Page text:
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Reality Check

Monday, October 13, 2008 | 05:42 PM ET

By Ira Basen

This was the year it was all supposed to change.

This was to be the first Canadian campaign of the Politics 2.0 era, the election where the newest interactive web tools would allow users to easily create, share, and distribute their own political content on blogs, social network sites like Facebook, video-sharing sites like YouTube, and instant messaging applications like Twitter.

In the process, they were to change the political equation forever.

No longer would campaigns be run from the smoky backrooms. Howard Dean, whose quixotic 2004 run for the Democratic presidential nomination was the first to reveal the potential power of the internet, has called the web "the most important tool for re-democratizing the world since Gutenberg invented the printing press."

The era of the "one-way campaign" is coming to an end, Dean said. "It's not about communicating our message to you anymore; it's about listening to you first before we formulate the message."

For the true believers of Politics 2.0, the power of mainstream TV and of spin-doctors and message tracks would all diminish in the era of "open-source politics."

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Sunday, October 12, 2008 | 05:13 PM ET

By Ira Basen

The most nervous people in Canada Tuesday will undoubtedly be the 1,601 men and women running for office. The second most nervous group will likely be Canada’s pollsters.

Over the past five weeks they’ve been paid hundreds of thousands of dollars by media outlets to try to capture the pulse of the nation. Hardly a day goes by without some new poll telling us how people are planning to mark their ballots.

But what if they’re wrong? What if the final results bear little resemblance to what the latest polls predicted? Wouldn’t that be embarrassing? Well, not really.

The snapshot

Pollsters are hard to embarrass. If you want to understand why, you simply need to think about the word “snapshot.” It’s a word pollsters love.

Our polls are simply “snapshots in time,” they tell us. They have no predictive value. A poll taken on October 10 will tell you what the electorate is thinking on that day. It will not tell you what it will be thinking on October 14.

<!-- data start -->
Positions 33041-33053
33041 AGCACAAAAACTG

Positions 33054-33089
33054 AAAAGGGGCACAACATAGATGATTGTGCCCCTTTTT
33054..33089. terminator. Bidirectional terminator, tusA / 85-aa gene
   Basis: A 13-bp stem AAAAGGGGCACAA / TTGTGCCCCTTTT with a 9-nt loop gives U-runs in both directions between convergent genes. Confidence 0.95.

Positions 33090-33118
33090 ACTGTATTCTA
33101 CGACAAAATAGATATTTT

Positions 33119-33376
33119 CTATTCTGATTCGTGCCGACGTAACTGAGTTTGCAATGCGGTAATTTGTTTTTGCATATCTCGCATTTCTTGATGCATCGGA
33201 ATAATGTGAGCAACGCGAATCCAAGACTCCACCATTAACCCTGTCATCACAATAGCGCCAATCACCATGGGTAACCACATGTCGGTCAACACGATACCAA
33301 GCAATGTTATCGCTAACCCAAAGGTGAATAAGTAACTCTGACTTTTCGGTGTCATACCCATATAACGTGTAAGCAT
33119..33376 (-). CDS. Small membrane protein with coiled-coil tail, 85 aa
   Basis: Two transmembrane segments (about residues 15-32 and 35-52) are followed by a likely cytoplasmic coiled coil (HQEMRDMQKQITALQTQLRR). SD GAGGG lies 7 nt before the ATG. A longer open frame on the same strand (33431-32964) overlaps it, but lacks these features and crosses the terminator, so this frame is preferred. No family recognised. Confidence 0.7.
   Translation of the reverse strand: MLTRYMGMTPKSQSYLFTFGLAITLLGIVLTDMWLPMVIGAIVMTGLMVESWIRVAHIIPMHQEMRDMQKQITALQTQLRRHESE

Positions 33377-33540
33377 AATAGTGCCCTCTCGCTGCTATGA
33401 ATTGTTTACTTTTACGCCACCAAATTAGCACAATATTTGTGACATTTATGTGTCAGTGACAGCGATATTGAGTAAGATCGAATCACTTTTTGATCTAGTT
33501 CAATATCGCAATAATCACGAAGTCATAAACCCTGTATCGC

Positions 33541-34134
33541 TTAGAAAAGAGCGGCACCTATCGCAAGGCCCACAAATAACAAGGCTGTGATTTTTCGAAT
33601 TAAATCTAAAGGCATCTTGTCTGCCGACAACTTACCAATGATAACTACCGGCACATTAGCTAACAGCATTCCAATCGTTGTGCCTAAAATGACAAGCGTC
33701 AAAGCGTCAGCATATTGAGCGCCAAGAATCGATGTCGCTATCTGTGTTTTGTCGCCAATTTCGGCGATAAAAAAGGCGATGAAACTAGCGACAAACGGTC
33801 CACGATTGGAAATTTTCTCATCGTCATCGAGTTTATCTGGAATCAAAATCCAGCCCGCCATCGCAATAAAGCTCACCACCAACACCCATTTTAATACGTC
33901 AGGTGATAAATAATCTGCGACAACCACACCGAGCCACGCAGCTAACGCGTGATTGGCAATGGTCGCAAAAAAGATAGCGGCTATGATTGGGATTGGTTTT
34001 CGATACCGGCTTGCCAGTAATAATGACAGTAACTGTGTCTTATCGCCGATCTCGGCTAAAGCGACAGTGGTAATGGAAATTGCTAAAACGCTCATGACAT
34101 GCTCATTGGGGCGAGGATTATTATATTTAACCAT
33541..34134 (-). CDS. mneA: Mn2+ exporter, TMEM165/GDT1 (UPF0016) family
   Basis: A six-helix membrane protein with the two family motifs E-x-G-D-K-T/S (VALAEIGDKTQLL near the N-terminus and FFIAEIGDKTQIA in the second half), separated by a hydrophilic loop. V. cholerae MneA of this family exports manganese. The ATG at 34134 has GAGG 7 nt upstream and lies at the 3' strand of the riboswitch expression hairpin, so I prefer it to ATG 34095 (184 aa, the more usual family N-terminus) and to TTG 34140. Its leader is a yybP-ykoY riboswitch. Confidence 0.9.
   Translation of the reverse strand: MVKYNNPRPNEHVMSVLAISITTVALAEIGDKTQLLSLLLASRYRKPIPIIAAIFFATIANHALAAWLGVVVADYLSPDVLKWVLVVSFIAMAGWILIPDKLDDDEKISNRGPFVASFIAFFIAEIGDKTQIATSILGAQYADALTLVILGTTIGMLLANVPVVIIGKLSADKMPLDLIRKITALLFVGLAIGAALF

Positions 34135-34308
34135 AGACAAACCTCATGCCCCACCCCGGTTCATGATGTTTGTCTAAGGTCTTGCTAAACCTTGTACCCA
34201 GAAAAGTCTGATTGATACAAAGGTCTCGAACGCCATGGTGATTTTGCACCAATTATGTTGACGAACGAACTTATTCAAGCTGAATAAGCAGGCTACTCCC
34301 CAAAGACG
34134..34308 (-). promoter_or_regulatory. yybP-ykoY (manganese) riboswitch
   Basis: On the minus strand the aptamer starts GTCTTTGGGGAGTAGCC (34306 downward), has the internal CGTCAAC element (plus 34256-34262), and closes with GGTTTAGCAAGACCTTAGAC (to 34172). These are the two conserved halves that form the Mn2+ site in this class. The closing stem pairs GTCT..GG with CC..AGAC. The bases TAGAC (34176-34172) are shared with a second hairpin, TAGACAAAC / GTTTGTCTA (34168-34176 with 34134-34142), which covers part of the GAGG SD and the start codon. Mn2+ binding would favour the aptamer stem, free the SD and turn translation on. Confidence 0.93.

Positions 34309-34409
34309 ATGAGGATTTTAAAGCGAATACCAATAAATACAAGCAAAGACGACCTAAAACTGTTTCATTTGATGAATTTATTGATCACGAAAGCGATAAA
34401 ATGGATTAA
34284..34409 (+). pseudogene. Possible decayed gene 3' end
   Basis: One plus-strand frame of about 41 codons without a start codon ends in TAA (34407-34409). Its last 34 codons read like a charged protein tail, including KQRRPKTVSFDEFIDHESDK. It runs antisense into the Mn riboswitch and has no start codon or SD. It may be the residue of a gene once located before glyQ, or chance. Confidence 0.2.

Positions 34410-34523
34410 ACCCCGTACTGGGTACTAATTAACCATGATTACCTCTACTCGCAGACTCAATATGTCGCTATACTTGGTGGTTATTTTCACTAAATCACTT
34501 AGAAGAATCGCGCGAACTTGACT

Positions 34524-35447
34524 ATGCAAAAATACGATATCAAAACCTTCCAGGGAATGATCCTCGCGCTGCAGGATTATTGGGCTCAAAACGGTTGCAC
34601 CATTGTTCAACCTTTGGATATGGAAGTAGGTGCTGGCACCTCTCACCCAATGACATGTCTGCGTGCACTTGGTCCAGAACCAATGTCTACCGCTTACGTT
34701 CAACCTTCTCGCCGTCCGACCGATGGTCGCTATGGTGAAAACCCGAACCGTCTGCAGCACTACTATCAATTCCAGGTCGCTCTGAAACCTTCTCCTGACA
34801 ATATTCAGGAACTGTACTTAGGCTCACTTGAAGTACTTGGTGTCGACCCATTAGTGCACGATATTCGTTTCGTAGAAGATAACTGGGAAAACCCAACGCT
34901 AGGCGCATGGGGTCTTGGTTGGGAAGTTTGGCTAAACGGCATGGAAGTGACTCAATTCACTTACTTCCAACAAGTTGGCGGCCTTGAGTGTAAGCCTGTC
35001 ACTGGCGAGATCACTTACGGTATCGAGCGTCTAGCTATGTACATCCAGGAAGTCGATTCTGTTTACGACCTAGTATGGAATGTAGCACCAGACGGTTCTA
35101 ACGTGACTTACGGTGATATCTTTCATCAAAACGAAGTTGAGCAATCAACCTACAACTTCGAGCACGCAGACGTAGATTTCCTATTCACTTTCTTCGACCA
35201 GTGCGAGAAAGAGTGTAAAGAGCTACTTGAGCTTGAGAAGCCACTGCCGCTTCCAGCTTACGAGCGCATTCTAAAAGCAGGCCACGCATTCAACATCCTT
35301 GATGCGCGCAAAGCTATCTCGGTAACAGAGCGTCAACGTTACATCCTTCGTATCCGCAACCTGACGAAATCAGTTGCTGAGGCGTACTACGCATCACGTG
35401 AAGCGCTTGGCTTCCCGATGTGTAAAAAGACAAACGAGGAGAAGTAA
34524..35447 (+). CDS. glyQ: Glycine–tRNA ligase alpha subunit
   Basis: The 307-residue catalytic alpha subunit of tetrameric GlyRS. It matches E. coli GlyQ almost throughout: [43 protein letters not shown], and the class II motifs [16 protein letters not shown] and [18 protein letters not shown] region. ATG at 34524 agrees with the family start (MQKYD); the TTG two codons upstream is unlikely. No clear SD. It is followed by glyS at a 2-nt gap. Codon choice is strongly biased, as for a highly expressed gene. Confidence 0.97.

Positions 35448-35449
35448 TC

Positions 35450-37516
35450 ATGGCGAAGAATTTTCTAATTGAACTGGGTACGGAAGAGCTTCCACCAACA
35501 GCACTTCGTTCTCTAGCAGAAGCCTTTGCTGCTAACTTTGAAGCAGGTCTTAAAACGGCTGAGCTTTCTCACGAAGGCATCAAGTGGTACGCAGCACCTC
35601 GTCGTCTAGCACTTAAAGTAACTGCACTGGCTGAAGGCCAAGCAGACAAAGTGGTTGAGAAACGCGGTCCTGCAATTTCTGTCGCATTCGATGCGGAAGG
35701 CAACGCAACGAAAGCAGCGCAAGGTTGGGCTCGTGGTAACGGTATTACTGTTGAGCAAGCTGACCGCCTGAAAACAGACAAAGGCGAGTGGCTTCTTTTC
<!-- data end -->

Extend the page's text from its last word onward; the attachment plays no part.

But here’s thing, we have no way of knowing whether the poll on October 10 is an accurate reflection of voter opinion. The only time we can know for sure what voters are thinking is when actual ballots are counted on election day.

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Friday, October 10, 2008 | 06:44 PM ET

By Mark Gollom

NDP Leader Jack Layton has been leading the rallying cry recently against the "big banks" with their "big" profits.

They are an easy target, too, when the public hears how these financial institutions are recording billions of dollars in record profits while they're getting dinged with a service charge when they take out cash at the ATM.

Layton's recent condemnations have focused on what he calls the greediness of Canadian banks for their initidal refusal to pass along the full central bank's interest-rate cut on to customers.

Layton accused the banks of gouging consumers to protect their fat salaries and huge profits. (On Friday, however, banks announced further cuts in their prime rates.)

But are the banks profits, as Layton suggests, "too high?"

Although profits will likely be down for 2008, Canada's six banks reported 2007 profits of a record $19.5 billion.

Eye of beholder

It's a difficult question to answer since how much profit is too much is in the eye of the beholder. But Basil Kalymon, finance professor emeritus at the Richard Ivey School of Business at the University of Western Ontario, explained what he considered "reasonable" profits.

First he said it's important to look at the rate of return, not the billions of dollars you see posted in profits.

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Thursday, October 9, 2008 | 06:15 PM ET

"The Liberal party has always believed that Canada must have its own voice on the world stage. He did the right thing and said, 'No.'"

— Bob Rae praising former prime minister Jean Chrétien's decision to keep Canada out of the Iraq war.

By Mark Gollom

The question of the Iraq invasion may seem so five years ago for many Canadian voters. But it was resuscitated in this campaign following accusations of plagiarism over a speech Stephen Harper gave back in 2003 over support for the mission.

Actually, the Liberals have trotted out the issue in every campaign since Harper became the Conservative leader. In their view, had Harper been prime minister during the time of the invasion, Canadian soldiers would have been right along with the U.S. marching into Baghdad.

Harper's stance on the issue has, at best evolved, and at worst, done a complete flip-flop. He registered his profound disappointment that Canada wouldn't be involved before and shortly after the invasion. But about more than a year later he was massaging his view, saying Canada couldn't be involved because of the strain it would cause on our military resources.

It's Jean Chrétien, Liberal foreign affairs critic Bob Rae says, who took a principled stance from the start that highlighted Canada’s independent voice in foreign affairs.

But was Chrétien's decision really a show of foreign policy independence?

'Look, I want to be with you guys…"

In his memoirs My Years as Prime Minister, Chrétien said he told U.S. President George W. Bush and then British prime minister Tony Blair that Canada was set to join in the invasion if only they could get a UN resolution authorizing force.